It might take a week to build one circuit. One can build an entire computer, with cpu and memory. Connections can come out that would attach to a display, a keyboard, power, and various input devices like mice. It doesn't really matter how long it takes to build something, because it will be months to years before it's obsolete. We solve the problem of low clock rate by going parallel. Rather than a single processor running at 2 gigahertz, we have 100 processors running at 100 megahertz, and we're still ahead.

With a feature size of 100 microns (1/10th of a millimeter) in a 5cm by 5cm by 1cm volume of material we have 25 million building blocks we can use. A lot of interesting circuits can be built with 25 million parts. If we can get our feature size down to 10 microns we can have 25 billion blocks in the same volume (1000 times as many). A lot more interesting circuits can be built with that many parts.

When it's time to upgrade, we recycle the old components to recover the various materials. We can keep using them over and over again in new products. Circuit designs would be the easy part. There are so many talented designers who understand this stuff that if you just gave them the machine they'd create useful circuits just for the pleasure of doing so. I'd be one of them myself.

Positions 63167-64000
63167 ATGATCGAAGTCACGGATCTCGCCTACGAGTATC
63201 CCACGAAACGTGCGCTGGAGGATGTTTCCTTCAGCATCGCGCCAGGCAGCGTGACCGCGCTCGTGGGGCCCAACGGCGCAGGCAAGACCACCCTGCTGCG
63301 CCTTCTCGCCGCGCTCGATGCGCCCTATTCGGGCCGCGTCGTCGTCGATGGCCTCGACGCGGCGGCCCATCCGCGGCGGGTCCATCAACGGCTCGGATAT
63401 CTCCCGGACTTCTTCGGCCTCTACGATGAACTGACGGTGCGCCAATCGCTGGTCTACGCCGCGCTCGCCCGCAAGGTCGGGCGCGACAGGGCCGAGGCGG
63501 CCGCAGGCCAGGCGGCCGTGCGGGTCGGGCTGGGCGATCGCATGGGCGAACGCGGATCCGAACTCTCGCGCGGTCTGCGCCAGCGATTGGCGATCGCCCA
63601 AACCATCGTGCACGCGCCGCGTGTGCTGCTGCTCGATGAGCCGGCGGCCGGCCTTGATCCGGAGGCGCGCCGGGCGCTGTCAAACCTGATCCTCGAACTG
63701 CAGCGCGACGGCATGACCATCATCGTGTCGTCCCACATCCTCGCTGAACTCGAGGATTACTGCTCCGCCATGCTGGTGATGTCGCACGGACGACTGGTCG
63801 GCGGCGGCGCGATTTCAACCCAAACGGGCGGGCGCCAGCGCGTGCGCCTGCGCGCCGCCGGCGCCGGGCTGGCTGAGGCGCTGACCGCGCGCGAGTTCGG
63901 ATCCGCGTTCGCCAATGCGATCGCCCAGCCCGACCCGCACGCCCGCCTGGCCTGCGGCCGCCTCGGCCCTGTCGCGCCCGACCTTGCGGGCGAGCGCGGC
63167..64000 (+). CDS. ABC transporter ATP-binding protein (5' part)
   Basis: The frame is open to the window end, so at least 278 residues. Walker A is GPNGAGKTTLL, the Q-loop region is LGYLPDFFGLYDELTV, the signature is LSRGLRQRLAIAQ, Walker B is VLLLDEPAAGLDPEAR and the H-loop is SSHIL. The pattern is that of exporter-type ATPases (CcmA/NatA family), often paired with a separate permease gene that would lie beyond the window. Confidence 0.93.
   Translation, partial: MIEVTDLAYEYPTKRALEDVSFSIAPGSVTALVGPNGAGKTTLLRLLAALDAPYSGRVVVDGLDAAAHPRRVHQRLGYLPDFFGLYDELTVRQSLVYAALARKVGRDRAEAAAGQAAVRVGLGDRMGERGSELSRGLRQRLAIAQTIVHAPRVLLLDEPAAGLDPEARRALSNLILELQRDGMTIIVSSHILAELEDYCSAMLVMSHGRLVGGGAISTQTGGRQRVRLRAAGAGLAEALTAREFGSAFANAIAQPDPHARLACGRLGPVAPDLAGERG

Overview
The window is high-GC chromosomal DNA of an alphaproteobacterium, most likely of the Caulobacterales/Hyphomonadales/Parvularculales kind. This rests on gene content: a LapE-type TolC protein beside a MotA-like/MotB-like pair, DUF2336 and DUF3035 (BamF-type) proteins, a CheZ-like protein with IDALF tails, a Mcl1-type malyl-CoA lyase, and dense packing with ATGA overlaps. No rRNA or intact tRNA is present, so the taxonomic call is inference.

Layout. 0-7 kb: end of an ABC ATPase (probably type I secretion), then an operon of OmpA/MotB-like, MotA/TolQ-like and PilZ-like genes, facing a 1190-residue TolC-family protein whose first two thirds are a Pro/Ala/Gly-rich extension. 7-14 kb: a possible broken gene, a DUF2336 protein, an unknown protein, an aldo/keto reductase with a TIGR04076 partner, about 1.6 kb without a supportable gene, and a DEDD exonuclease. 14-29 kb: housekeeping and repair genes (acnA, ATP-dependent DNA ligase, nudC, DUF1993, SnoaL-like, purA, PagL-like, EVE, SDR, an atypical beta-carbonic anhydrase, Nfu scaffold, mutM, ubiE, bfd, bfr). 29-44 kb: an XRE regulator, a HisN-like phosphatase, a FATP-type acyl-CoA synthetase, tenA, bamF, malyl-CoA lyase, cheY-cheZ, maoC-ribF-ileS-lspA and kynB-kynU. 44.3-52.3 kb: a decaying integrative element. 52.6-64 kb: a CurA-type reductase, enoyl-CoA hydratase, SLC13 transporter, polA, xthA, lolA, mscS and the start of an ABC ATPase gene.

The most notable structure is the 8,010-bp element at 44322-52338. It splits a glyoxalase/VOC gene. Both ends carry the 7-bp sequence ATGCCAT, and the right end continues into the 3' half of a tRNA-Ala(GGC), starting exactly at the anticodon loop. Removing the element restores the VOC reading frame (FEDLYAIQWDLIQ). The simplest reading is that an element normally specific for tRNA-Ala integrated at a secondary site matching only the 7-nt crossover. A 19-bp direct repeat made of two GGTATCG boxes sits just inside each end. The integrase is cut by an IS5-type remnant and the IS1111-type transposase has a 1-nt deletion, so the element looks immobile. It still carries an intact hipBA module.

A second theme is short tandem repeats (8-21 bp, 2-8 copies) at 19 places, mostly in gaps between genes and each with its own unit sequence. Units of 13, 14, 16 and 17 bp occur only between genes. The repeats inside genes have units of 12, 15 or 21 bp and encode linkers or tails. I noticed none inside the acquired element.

In this model each individual just purchases one of the production machines and from then on he only needs power (to run it), a supply of raw material, and designs for circuits to be built. The designs are just a form of information that can be transmitted over the internet. The raw material would be cheap and if done right could be recycled. Not a lot of it would be needed anyway. Ounces to pounds.

If done right the printer can actually be used to construct the parts for another printer. So it is self reproducing, as long as the raw materials are available. Someone who has one of the printers can make one for his neighbor, and he can pass it on, and so on. Open source hardware! Freely copyable. Anyone can build onto what's there. No massive startup costs. No centralized control. Anyone can be an innovator.